FIGS. 3 and 4 illustrate another embodiment of the invention wherein the high strength Co—Ni—Cr alloy is in the form of an intraluminal stent 40, which as shown in FIG. 3, is expanded by the balloon 41 of catheter 42 within a stenosis 43. After permanent expansion of the stent 40 within the body lumen 44, such as a coronary artery, the balloon 41 is deflated and the catheter 42 withdrawn. The high strength developed by the Co—Ni—Cr alloy allows the stent to be formed of thinner material, yet provide the radial rigidity to hold the body lumen upon deflation of the balloon. The balloon utilized to expand the stent is similar in many respects to a dilatation balloon used in angioplasty procedures in that it is a generally inelastic balloon formed of a suitable polymeric material such as a high density polyethylene, polyethylene terephthalate and polyolefin, e.g. SurlynŽ. A particularly suitable stent design is disclosed in copending application Ser. No. 08/164,986, filed on Dec. 9, 1993 which is assigned to the present assignee and which is incorporated herein by reference.
While the present invention has been described herein in terms of certain preferred embodiments, those skilled in the art will recognize that a variety of modifications and improvements can be made to the present invention without departing from the scope thereof.
|Cited Patent||Filing date||Publication date||Applicant||Title|
|US4300244||19 Sep 1979||17 Nov 1981||Carbomedics, Inc.||Cardiovascular grafts|
|US4830003||17 Jun 1988||16 May 1989||Wolff Rodney G||Compressive stent and delivery system|
|US4917104||10 Jun 1988||17 Apr 1990||Telectronics Pacing Systems, Inc.||Electrically insulated "J" stiffener wire|
|US4922927||8 May 1989||8 May 1990||Intermedics, Inc.||Transvenous defibrillating and pacing lead|
|US4925445||9 Feb 1989||15 May 1990||Fuji Terumo Co., Ltd.||Guide wire for catheter|
|US5069226||27 Apr 1990||3 Dec 1991||Tokin Corporation||Catheter guidewire with pseudo elastic shape memory alloy|
|US5171383||16 Sep 1991||15 Dec 1992||Terumo Kabushiki Kaisha||Method of manufacturing a differentially heat treated catheter guide wire|
|US5203348||6 Jun 1990||20 Apr 1993||Cardiac Pacemakers, Inc.||Subcutaneous defibrillation electrodes|
|US5213111||10 Jul 1991||25 May 1993||Cook Incorporated||Composite wire guide construction|
|US5230348||11 Oct 1991||27 Jul 1993||Nippon Seisen Co., Ltd.||Guide wire for a catheter|
|US5238004||30 Sep 1992||24 Aug 1993||Boston Scientific Corporation||High elongation linear elastic guidewire|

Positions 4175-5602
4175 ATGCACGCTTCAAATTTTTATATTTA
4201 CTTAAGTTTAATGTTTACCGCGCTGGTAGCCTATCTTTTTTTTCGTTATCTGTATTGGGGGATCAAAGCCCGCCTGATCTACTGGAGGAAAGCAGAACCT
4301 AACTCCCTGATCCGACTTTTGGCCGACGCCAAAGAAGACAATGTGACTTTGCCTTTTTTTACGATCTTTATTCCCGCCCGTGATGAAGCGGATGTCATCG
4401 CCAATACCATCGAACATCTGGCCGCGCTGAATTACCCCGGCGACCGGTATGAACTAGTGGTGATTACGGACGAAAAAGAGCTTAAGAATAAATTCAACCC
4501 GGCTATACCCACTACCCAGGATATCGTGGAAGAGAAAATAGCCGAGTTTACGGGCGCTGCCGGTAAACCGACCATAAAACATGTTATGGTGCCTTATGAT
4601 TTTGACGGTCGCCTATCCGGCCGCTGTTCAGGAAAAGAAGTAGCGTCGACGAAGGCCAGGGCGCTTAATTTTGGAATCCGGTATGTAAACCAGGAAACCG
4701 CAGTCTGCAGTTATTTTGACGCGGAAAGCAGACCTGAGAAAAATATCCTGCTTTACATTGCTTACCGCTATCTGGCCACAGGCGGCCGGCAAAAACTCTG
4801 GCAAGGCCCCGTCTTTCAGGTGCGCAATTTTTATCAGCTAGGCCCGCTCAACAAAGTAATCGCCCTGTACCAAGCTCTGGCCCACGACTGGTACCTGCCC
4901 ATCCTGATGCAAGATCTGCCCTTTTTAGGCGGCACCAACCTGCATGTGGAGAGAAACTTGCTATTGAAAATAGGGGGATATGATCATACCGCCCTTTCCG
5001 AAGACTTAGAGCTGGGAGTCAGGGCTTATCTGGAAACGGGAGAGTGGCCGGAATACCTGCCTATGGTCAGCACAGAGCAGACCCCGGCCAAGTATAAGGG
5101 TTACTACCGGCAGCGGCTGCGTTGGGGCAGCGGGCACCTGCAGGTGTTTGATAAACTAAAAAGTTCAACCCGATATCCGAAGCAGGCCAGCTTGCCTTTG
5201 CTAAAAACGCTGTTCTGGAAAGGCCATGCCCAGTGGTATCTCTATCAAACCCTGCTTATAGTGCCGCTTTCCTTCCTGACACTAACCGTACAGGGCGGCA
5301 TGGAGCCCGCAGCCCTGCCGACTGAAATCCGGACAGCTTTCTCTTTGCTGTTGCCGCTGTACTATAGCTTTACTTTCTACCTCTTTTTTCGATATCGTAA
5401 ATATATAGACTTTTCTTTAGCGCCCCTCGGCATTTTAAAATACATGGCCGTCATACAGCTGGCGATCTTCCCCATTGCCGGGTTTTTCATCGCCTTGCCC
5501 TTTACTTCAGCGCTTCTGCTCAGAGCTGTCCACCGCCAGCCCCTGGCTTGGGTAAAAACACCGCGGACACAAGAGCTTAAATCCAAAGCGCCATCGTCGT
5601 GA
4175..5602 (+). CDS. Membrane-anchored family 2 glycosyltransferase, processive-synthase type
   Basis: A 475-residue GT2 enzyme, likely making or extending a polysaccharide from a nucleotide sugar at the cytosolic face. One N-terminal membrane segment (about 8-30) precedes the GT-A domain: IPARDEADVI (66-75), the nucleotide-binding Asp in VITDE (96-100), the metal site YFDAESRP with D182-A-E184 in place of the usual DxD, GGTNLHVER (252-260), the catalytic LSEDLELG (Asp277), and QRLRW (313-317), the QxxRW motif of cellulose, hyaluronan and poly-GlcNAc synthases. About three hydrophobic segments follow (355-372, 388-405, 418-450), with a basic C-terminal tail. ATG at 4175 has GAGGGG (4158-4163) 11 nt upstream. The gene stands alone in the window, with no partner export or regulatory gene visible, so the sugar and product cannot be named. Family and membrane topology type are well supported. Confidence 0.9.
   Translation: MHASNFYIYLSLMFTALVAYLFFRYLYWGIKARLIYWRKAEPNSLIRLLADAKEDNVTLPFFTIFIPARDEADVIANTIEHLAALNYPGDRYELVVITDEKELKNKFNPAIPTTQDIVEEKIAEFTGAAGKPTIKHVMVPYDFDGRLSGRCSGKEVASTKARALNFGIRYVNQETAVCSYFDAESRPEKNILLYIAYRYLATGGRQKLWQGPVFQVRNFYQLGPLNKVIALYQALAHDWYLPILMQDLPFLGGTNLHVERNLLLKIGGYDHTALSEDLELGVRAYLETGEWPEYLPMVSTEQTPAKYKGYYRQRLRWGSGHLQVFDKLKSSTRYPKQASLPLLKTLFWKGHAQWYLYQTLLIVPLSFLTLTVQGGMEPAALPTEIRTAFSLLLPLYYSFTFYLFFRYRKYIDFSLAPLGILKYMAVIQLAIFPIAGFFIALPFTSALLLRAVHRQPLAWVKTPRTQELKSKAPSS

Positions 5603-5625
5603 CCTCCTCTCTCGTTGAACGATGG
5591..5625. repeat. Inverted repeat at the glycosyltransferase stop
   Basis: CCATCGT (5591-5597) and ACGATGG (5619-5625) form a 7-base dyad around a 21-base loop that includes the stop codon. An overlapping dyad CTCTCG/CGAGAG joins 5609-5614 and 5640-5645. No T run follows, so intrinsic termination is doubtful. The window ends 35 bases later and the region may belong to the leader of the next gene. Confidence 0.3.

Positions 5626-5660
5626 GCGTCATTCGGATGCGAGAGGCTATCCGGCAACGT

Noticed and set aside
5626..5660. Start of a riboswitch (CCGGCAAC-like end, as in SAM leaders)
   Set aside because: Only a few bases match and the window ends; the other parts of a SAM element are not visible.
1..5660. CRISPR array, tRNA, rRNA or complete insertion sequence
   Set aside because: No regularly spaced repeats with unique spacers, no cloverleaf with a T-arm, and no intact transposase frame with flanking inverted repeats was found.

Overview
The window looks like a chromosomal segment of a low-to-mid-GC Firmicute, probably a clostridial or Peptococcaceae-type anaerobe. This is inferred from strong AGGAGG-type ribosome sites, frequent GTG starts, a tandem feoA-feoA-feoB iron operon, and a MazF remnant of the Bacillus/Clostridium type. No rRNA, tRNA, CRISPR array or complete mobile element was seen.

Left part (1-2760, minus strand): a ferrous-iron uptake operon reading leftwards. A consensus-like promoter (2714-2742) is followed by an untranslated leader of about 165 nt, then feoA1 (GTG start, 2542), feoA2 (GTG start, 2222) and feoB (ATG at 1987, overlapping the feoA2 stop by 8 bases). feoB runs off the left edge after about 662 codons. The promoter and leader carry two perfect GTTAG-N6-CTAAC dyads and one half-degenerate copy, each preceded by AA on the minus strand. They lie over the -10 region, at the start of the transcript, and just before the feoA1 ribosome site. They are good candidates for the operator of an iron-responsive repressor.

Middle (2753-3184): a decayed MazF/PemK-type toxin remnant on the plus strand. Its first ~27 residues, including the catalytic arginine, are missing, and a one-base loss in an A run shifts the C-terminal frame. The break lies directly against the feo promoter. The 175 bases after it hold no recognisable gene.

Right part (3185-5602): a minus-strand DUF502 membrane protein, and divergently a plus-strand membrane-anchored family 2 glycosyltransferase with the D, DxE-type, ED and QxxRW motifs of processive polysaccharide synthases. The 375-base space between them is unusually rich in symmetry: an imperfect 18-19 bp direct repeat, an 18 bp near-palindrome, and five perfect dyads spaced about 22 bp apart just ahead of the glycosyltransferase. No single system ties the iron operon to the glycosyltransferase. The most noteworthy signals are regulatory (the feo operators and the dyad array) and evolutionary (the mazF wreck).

|US5267564||14 Jun 1991||7 Dec 1993||Siemens Pacesetter, Inc.||Pacemaker lead for sensing a physiologic parameter of the body|
|US5282845||1 Oct 1990||1 Feb 1994||Ventritex, Inc.||Multiple electrode deployable lead|
|US5303704||22 Dec 1992||19 Apr 1994||Medtronic, Inc.||Medical electrical lead|
|US5333625||4 Dec 1991||2 Aug 1994||Rikki Brezak||Suturing with corrosion and breakage resistant flexible wire|
|US5341818||22 Dec 1992||30 Aug 1994||Advanced Cardiovascular Systems, Inc.||Guidewire with superelastic distal portion|
|US5358517||14 Jan 1993||25 Oct 1994||Medtronic, Inc.||Electrical medical lead with textured stylet guide|
|US5465773||19 Apr 1994||14 Nov 1995||Bridgestone Corporation||Pneumatic radial tires with zigzag belt and rubberized cord ply belt reinforcing layer|
|US5477864||26 Aug 1993||26 Dec 1995||Smith & Nephew Richards, Inc.||Cardiovascular guidewire of enhanced biocompatibility|
|US5720300 *||21 Feb 1995||24 Feb 1998||C. R. Bard, Inc.||High performance wires for use in medical devices and alloys therefor|
|WO1996025969A2||21 Feb 1996||29 Aug 1996||C. R. Bard, Inc.||High performance wires for use in medical devices and alloys therefor|
|Citing Patent||Filing date||Publication date||Applicant||Title|
|US6652472 *||1 Jul 2002||25 Nov 2003||Advanced Cardiovascular Systems, Inc.||Guidewire with smoothly tapered segment|
|US6736843 *||2 Apr 1998||18 May 2004||Advanced Cardiovascular Systems, Inc.||Cylindrically-shaped balloon-expandable stent|
|US6827734||23 May 2002||7 Dec 2004||Advanced Cardiovascular Systems, Inc.||High strength member for intracorporeal use|
|US7182735||26 Feb 2003||27 Feb 2007||Scimed Life Systems, Inc.||Elongated intracorporal medical device|
|US7316656||10 Dec 2003||8 Jan 2008||Boston Scientific Scimed, Inc.||Elongated intracorporal medical device|
|US7575559 *||26 Mar 2004||18 Aug 2009||Terumo Kabushiki Kaisha||Guide wire|
|US7658758||9 Feb 2010||Innovational Holdings, Llc||Method and apparatus for loading a beneficial agent into an expandable medical device|
|US7758636||20 Jul 2010||Innovational Holdings Llc||Expandable medical device with openings for delivery of multiple beneficial agents|
|US7766954||3 Aug 2010||Trivascular2, Inc.||Advanced endovascular graft|
|US7785653||31 Aug 2010||Innovational Holdings Llc||Method and apparatus for loading a beneficial agent into an expandable medical device|